“You order wine or mixed drinks at the bar?”
“Mixed. Vodka and whatever the bartender wants.” The rough chuckle makes his chest shake gently and I love the feeling of it. His stubble brushes my neck as he asks, “And then?”
“Grocery store if I need to, although I really only keep K-cups and cardboard pizza in the fridge.”
“You know, the kind that come in a box and you put in the toaster oven?”
That makes him laugh too. The sound of him laughing eases everything.
“You have a pretty smile,” he tells me and his voice is calming.
“You have a pretty smile too,” I tell him back and he makes a face.
He changes the subject quicker than I expect. “We don’t know who broke in.”
My own smile falters and I stare at my fingers, picking absently under my nails at nothing.
“I know that’s not what you wanted to hear and it’s not what I was hoping to tell you. But there are no fingerprints, no cameras anywhere.”
With his hand on my chin, he forces me to look at him as he explains, “We looked into everyone’s surveillance cameras, Beth. It’s not quite legal, but they’ll never know. Whoever it was left no trace at all.”
“So I’ll never know and they could come back.” I’m surprised how much pain accompanies that knowledge. My chest feels like it’s been hollowed out and bricks put in the place of whatever it is I need to survive.
“No. That’s not true. We have a lead on your sister,” he tells me with hope and authority.
“A man named Luke Stevens. He’s no one around here, but he was seen with your sister before she went missing.”
He hands me a picture of a man I’ve never laid eyes on. He’s got to be in his forties, with a clean-cut look to him and I could only imagine what the hell Jenny would have been doing with someone like this.
“You think he did it?” I dare to ask Jase.
“I’m not sure, but I’m going to find him and get as much information as I can from him, cailín tine.”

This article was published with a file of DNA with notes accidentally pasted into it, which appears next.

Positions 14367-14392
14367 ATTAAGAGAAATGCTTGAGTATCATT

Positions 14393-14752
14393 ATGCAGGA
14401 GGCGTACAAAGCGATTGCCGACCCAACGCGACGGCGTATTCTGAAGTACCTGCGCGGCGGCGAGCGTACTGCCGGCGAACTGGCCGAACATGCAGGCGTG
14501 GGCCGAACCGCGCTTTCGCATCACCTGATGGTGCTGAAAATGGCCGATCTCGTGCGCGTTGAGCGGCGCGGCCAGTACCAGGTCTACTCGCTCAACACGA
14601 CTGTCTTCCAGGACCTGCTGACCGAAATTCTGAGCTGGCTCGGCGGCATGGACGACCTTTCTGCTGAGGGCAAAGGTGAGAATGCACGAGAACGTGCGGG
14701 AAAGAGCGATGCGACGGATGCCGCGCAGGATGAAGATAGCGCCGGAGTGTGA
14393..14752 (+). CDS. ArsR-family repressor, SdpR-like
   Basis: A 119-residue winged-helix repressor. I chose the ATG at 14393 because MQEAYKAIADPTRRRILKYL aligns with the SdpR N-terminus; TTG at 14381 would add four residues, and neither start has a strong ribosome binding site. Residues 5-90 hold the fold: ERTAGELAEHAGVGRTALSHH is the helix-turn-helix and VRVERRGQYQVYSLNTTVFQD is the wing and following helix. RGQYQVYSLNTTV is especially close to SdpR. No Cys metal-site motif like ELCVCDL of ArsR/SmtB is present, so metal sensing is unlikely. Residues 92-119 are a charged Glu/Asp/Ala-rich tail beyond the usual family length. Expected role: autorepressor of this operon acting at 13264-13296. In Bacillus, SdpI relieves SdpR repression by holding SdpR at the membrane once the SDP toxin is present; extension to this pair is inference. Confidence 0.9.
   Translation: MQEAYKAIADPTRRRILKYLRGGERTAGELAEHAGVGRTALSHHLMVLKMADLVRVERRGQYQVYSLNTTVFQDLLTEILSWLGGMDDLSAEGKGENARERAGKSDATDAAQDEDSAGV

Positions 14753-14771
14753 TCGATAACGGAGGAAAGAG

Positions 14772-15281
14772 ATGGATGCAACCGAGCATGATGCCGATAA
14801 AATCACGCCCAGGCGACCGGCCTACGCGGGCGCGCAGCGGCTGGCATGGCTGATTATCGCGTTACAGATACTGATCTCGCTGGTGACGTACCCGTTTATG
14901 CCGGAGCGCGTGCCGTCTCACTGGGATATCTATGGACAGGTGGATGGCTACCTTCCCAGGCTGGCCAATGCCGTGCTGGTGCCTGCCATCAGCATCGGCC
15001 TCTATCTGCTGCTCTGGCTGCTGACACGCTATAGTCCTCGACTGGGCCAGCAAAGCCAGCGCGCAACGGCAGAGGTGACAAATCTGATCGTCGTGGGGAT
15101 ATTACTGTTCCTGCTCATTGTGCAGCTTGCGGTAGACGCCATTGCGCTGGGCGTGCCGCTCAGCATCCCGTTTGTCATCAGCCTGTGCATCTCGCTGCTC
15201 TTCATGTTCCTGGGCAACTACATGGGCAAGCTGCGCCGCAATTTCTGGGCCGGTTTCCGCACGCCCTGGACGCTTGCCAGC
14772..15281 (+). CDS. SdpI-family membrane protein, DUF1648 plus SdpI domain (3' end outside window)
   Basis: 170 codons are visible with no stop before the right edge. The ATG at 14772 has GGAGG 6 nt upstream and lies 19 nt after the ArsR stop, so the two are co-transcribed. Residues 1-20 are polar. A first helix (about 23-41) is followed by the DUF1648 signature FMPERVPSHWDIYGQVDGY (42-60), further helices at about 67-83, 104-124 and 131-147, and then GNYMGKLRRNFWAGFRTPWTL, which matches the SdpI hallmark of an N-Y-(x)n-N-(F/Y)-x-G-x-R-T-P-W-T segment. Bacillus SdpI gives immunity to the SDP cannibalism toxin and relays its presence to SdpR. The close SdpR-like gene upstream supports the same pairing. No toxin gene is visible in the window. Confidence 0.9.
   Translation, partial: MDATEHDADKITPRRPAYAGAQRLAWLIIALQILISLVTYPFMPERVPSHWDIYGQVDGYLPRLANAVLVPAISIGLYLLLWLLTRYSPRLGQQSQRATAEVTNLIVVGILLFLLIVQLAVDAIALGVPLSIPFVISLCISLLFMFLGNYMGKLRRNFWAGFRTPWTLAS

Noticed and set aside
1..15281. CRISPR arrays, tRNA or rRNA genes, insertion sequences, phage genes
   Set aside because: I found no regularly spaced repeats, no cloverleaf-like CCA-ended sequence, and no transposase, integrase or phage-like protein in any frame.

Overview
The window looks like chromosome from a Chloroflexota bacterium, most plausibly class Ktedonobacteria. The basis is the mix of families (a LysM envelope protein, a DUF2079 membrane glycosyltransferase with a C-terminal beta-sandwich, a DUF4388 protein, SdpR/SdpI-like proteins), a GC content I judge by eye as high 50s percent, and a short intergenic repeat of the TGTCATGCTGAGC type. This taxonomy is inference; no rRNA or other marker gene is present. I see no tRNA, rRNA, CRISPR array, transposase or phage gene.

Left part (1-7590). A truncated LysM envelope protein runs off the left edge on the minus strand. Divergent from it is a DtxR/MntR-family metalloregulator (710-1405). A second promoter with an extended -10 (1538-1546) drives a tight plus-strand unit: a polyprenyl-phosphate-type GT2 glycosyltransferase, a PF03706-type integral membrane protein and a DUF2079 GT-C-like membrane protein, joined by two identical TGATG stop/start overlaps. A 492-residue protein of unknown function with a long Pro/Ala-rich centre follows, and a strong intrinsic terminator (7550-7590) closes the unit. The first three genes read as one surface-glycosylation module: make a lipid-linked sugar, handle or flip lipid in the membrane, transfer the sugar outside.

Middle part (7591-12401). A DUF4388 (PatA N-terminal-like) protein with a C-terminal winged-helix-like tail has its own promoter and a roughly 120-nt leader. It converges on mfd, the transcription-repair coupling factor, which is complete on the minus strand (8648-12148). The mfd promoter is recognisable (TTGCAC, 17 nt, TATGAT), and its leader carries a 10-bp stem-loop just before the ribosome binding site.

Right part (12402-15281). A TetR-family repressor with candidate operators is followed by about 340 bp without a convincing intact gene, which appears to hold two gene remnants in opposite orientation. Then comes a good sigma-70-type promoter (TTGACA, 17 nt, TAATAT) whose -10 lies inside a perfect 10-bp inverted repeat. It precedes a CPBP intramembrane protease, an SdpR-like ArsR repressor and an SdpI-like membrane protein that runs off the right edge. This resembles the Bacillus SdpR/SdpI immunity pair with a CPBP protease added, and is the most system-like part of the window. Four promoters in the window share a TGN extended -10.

“Miranda told me she packed her bags,” I say and swallow thickly, needing to calm the adrenaline racing in my blood. “She said Jenny packed before she went missing.” The image of my sister doing just that and then leaving with this man plays in my mind. “Maybe she was in love with him,” I surmise.
“I don’t think–” Jase bites down to stop himself from saying something else.
His inhale is uneven and he looks past me before saying, “I just wanted you to know that I’m working on it. But don’t do this. Don’t let your mind play tricks on you. All we know is that he was seen with her.”
“Seen doing what?”
“Getting into a truck around the time she went missing but they aren’t positive of the date.”
I have no words as the theory in my mind unravels.
“It could be nothing, but we have a name and I’m working on it,” he tells me and takes my hand in his, stopping me from my mindless habit.
“So now there are two names?” I ask, remembering the last time we talked about information.
He nods once, but doesn’t give me the other name. The one he promised wouldn’t help me.
“Which do you think broke into my house?” I ask him and instead of answering, he tells me, “I’m having Seth install a top-of-the-line security system. Everything will be repaired, and all the locks will be changed.”
The information sparks a reaction I don’t expect and I have to pull my hand away, but he doesn’t let me so I blurt out the question, “You want me to go back… to my place?”
“No,” he says and his quick answer alleviates some of the unwanted stress. “I’d prefer you here by my side and for the next twenty-eight days, I want you here at my place. But you need to be able to go home and feel safe. I get that and I wanted to make sure it was safe.”
I can only nod, feeling overwhelmed and not knowing what to do. When he squeezes my hand, I squeeze back and tell him, “Thank you.”
“I have to go. Late-night meeting.”
Late meeting. My lips stay closed although I don’t have to say anything at all. My gaze drops just as my lightheartedness does. I can never forget the life Jase leads. I need to remember.
“Don’t look at me like that.” His voice is low and a threat lays behind the words.
“Like what?” I ask him as if I don’t know what he’s referring to.
“Like I’m less than you for what I do.”
“I don’t,” I protest, hating that it’s obvious.
Biting back my pride, I apologize, “I’m sorry.”
“It’s never going to change, Bethany. This isn’t something I can run away from.”